In This Issue of Indiana Lawyer

MARCH 30-APRIL 12, 2022

The United States Judicial Conference is taking steps to ensure federal judges are mindful of their financial interests when they take on a new case, but do the new regulations go far enough? Indiana Lawyer senior reporter Marilyn Odendahl has that story. Meanwhile, Indiana prosecutors are preparing for a new rape statute designed to address situations where a victim doesn't verbally resist, but both proponents and opponents of the change are unsure about its impact. IL reporter Katie Stancombe has more. And in the Intellectual Property Focus, IL managing editor Jordan Morey takes a look at the "Wild, Wild West" of name, image and likeness regulations among student-athletes. Read those stories and more in the March 30, 2022, issue of Indiana Lawyer.

Top StoriesBack to Top

Faith-based legal office again looking for leader

Stenciled on the back wall of the Expungement Help Desk run by the Neighborhood Christian Legal Clinic is a reminder that many who come looking to move forward with their lives often photograph and post on their Facebook pages. The message reads: “Don’t look back, you’re not going that way.” As it begins another search for a new executive director almost two years after hiring its previous leader, Amy Horton, the clinic may need to keep that affirmation in mind.

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FocusBack to Top

The new frontier: Indiana attorneys navigating name, image, likeness ‘Wild, Wild West’

On June 21, 2021, the Supreme Court of the United States unanimously ruled the National Collegiate Athletic Association couldn’t prohibit athletes on teams at member schools from receiving certain education-related compensation. In affirming the 9th Circuit Court of Appeals’ opinion in NCAA, et al. v. Alston, et al., college athletes were given the green light to get paid for their names, images and likenesses. By June 30, the NCAA had released an interim NIL policy, providing general guidelines as to how universities and athletes could approach NIL business ventures while also complying with existing NCAA bylaws prohibiting “pay-for-play” arrangements.

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Hartz: What’s intellectual property got to do with war in Ukraine?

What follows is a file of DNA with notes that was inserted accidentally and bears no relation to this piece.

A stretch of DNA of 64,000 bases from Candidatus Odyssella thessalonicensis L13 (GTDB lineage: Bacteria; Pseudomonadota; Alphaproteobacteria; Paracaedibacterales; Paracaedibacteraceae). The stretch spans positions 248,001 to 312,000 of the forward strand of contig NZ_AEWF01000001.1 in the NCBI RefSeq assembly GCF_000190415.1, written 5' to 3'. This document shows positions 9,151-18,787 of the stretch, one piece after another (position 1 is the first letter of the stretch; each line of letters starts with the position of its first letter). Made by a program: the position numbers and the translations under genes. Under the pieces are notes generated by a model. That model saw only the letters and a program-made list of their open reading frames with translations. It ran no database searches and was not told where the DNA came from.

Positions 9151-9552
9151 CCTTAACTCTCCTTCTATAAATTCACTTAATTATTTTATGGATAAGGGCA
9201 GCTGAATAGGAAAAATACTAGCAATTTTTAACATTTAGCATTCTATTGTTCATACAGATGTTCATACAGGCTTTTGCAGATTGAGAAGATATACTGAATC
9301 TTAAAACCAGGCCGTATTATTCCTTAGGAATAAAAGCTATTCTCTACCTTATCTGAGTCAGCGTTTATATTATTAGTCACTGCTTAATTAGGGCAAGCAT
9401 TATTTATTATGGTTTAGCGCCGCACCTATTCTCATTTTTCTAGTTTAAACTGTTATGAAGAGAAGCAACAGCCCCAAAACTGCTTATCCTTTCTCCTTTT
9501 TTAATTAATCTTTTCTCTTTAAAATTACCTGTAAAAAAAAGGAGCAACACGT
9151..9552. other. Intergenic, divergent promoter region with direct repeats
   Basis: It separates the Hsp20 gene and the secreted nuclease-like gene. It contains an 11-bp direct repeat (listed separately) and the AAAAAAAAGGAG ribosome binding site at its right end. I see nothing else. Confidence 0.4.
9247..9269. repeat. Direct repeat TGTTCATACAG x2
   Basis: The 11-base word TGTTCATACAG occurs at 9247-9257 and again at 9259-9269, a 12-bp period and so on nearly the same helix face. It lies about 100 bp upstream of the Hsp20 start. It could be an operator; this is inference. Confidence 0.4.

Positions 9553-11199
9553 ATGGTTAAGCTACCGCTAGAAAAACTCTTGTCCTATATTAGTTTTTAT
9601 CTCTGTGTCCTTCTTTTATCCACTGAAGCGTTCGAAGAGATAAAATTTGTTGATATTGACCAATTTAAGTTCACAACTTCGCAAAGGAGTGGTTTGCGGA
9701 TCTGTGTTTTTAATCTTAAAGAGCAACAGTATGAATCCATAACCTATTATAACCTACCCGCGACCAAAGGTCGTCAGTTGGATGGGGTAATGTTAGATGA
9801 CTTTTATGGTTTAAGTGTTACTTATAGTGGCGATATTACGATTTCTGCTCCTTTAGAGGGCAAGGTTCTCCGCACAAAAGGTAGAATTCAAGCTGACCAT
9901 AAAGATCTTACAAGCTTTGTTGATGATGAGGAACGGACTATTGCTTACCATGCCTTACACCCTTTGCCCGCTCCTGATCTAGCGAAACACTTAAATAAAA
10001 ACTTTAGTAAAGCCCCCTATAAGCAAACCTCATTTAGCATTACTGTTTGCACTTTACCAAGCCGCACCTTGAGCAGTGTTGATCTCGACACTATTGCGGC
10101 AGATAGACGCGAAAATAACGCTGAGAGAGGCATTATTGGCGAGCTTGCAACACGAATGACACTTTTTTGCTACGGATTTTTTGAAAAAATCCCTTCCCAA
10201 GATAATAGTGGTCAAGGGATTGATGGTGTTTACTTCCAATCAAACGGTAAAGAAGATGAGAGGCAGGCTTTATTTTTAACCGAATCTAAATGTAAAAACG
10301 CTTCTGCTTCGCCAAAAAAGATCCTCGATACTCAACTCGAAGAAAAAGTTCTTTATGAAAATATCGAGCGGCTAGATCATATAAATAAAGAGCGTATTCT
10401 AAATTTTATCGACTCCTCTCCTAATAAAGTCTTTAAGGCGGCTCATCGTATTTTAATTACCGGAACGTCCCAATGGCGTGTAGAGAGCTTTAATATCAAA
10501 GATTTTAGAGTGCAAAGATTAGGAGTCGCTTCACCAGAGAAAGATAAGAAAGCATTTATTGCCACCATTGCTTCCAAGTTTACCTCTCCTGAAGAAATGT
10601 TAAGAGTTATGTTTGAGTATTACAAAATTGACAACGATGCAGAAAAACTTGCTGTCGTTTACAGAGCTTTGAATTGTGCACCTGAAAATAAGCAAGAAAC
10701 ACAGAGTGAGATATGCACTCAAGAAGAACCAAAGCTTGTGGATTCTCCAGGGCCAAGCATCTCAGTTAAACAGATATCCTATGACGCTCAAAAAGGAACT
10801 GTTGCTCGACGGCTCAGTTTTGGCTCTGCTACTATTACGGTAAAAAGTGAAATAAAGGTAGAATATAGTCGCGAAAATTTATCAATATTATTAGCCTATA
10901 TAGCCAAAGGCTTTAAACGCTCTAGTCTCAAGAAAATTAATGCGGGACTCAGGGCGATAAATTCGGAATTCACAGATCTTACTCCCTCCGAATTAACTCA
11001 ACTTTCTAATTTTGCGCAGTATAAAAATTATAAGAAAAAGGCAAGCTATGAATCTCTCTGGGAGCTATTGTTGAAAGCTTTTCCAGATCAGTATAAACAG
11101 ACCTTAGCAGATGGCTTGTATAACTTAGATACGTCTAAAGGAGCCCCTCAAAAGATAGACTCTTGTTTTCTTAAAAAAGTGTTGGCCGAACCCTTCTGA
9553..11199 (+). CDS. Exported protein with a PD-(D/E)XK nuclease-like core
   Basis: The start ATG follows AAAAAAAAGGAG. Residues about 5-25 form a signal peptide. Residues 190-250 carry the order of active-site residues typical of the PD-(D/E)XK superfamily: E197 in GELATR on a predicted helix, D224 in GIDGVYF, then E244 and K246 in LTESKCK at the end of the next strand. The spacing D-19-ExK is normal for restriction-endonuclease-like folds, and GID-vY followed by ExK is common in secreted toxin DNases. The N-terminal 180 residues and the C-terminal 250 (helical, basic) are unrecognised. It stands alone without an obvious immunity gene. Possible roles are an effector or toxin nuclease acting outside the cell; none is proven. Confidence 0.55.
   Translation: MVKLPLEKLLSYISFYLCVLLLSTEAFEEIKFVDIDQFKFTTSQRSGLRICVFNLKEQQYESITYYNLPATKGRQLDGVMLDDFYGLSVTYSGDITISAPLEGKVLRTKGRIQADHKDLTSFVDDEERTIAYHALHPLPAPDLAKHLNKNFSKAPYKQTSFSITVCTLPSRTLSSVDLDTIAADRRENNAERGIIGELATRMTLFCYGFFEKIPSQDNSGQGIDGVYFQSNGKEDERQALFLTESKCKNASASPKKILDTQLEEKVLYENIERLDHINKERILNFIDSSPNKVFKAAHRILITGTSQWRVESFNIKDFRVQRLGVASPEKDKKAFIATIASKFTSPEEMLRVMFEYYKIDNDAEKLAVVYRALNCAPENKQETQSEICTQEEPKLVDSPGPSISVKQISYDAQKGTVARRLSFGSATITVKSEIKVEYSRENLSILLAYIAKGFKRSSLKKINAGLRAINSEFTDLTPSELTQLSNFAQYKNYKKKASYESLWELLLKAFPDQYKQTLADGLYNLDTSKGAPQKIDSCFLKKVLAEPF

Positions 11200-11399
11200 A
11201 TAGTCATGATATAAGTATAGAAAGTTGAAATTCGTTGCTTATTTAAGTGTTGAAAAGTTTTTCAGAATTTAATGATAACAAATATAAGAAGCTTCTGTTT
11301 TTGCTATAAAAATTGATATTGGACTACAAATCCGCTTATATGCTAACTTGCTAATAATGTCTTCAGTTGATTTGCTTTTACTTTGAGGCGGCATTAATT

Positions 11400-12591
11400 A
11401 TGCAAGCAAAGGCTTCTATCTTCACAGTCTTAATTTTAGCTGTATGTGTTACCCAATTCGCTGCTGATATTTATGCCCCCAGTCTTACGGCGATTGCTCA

Do you or your clients have operations or sales in Russia? It is not a popular place to be doing business right now. The physical conflict in Ukraine has spread to economic and political countermeasures, including various private companies voluntarily withdrawing from the Russian market. But the Russian government is striking back at U.S. and other companies who are pulling out of the market by modifying the Russian intellectual property systems.

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OpinionBack to Top

Bell and Grass: 3 things to know: Commenting on pending legal matters

Have you recently been hired on a case and know the media want to talk to you? Before you post a comment on social media or conduct an interview, you should stop and think of the potential ethical implications. Those implications are outlined in the Indiana Supreme Court Disciplinary Commission’s recently issued Advisory Opinion 1-22, “Lawyers’ Public Comments on Pending Matters.”

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Bar AssociationsBack to Top

DTCI: IPLA’s domestic distributor rule: What is a principal distributor?

In a case involving an allegedly defective product manufactured outside the United States, the manufacturer may quickly file a motion to dismiss for lack of personal jurisdiction. Alternatively, it may be impossible to secure service upon an overseas manufacturer of a product. In either situation, an attorney who happens to represent a U.S. distributor of the product may be wondering if the U.S. client will be left holding the bag for a manufacturing defect (i.e., strict liability) if the manufacturer is dismissed.

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